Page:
BACKGROUND: Very little is known about the prevalence of acquired brain injury (ABI) in Ireland. ABI prevalence has previously been obtained from Belgian general practitioners using a postal survey. We attempted to ascertain the prevalence of ABI in County Mayo through a postal survey of all general practitioners in the county.The specific objectives of this project were to:1. identify whether general practitioners are a. aware of patients with ABI aged 18-65 in their practices b. able to provide prevalence data on ABI in patients aged 18-65 c. able to provide data on age, gender and patient diagnosis 2. analyse prevalence of ABI from any available data from general practitioners. METHODS: A pilot postal survey was performed initially in order to assess the feasibility of the study. It was established that general practitioners did have the necessary information required to complete the questionnaire. A main postal survey was then undertaken. A postal questionnaire was administered to all general practices in County Mayo in the west of Ireland (n = 59). The response rate was 32.2% (n = 19). RESULTS: General practitioners who replied on behalf of their practice could provide data on patient age, gender and diagnosis. In the nineteen practices, there were 57 patients with ABI. The age-specific prevalence of ABI in the area surveyed was estimated at 183.7 per 100,000. The mean patient population per practice was 2,833 (SD = 950). There were found to be significantly more patients with ABI in rural areas than urban areas (p = 0.006). There were also significant differences in the ages of patients in the different ABI categories. Patients whose ABI was of traumatic origin were significantly younger than those patients with ABI of haemorrhagic origin (p = 0.002). CONCLUSION: Although this is a small-scale study, we have ascertained that general practitioners do have data on patients with ABI. Also, some prevalence data now exist where none was available before. These can be used to form the basis of a more substantial programme of university/community partnership research which could provide medical and psychosocial benefits for people with ABI and their families.
    • A randomised controlled trial of a lengthened and multi-disciplinary consultation model in a socially deprived community: a study protocol.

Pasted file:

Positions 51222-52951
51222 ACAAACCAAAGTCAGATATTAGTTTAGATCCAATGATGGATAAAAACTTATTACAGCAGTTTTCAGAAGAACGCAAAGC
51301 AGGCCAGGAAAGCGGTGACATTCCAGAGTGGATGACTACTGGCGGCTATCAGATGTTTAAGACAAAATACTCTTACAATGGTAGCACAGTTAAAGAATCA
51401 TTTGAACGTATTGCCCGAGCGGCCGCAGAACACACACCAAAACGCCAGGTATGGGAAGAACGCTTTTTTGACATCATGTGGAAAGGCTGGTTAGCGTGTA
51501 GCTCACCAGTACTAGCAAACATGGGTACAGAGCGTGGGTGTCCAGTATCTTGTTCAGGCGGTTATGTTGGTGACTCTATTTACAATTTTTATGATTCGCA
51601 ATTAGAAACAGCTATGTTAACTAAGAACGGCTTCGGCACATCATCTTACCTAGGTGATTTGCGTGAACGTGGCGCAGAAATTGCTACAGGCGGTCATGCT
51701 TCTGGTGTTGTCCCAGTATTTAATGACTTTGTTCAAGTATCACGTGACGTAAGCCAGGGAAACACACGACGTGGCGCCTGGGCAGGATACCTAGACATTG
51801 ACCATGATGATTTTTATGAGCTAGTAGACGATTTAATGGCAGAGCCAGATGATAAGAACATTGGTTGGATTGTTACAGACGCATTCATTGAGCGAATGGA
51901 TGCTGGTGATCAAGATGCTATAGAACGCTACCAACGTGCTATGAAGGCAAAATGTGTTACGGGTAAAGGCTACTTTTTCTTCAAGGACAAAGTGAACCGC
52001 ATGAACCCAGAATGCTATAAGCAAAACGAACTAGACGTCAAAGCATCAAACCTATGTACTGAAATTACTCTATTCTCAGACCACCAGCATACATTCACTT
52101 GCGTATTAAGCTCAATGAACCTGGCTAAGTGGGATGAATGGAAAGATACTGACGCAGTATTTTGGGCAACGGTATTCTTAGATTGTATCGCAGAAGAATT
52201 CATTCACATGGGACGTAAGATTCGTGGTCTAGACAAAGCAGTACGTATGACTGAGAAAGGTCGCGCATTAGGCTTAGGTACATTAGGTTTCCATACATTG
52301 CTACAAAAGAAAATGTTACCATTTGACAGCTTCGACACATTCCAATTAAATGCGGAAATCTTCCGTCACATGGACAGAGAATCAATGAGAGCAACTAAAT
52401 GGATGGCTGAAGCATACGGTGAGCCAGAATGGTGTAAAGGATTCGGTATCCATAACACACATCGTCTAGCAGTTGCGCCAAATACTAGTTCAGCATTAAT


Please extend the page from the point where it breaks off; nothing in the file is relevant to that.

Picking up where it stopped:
Whitford, David L; Chan, Wai-Sun; Family and Community Medicine, Royal College of Surgeons in Ireland-Medical University of Bahrain, Adliya, Kingdom of Bahrain. dwhitford@rcsi-mub.com (2007)
      BACKGROUND: There has been little development of the general practice consultation over the years, and many aspects of the present consultation do not serve communities with multiple health and social problems well. Many of the problems presenting to general practitioners in socio-economically disadvantaged areas are not amenable to a purely medical solution, and would particularly benefit from a multidisciplinary approach. Socio-economic deprivation is also associated with those very factors (more psychosocial problems, greater need for health promotion, more chronic diseases, more need for patient enablement) that longer consultations have been shown to address. This paper describes our study protocol, which aims to evaluate whether a lengthened multidisciplinary primary care team consultation with families in a socially deprived area can improve the psychological health of mothers in the families. METHODS/DESIGN: In a randomised controlled trial, families with a history of social problems, substance misuse or depression are randomly allocated to an intervention or control group. The study is based in three general practices in a highly deprived area of North Dublin. Primary health care teams will be trained in conducting a multidisciplinary lengthened consultation. Families in the intervention group will participate in the new style multidisciplinary consultation. Outcomes of families receiving the intervention will be compared to the control group who will receive only usual general practitioner care. The primary outcome is the psychological health of mothers of the families and secondary outcomes include general health status, quality of life measures and health service usage. DISCUSSION: The main aim of this study is to evaluate the effectiveness of a lengthened multidisciplinary team consultation in primary care. The embedded nature of this study in general practices in a highly deprived area ensures generalisability to other deprived communities, but more particularly it promises relevance to primary care. TRIAL REGISTRATION: Current Controlled Trials ISRCTN70578736.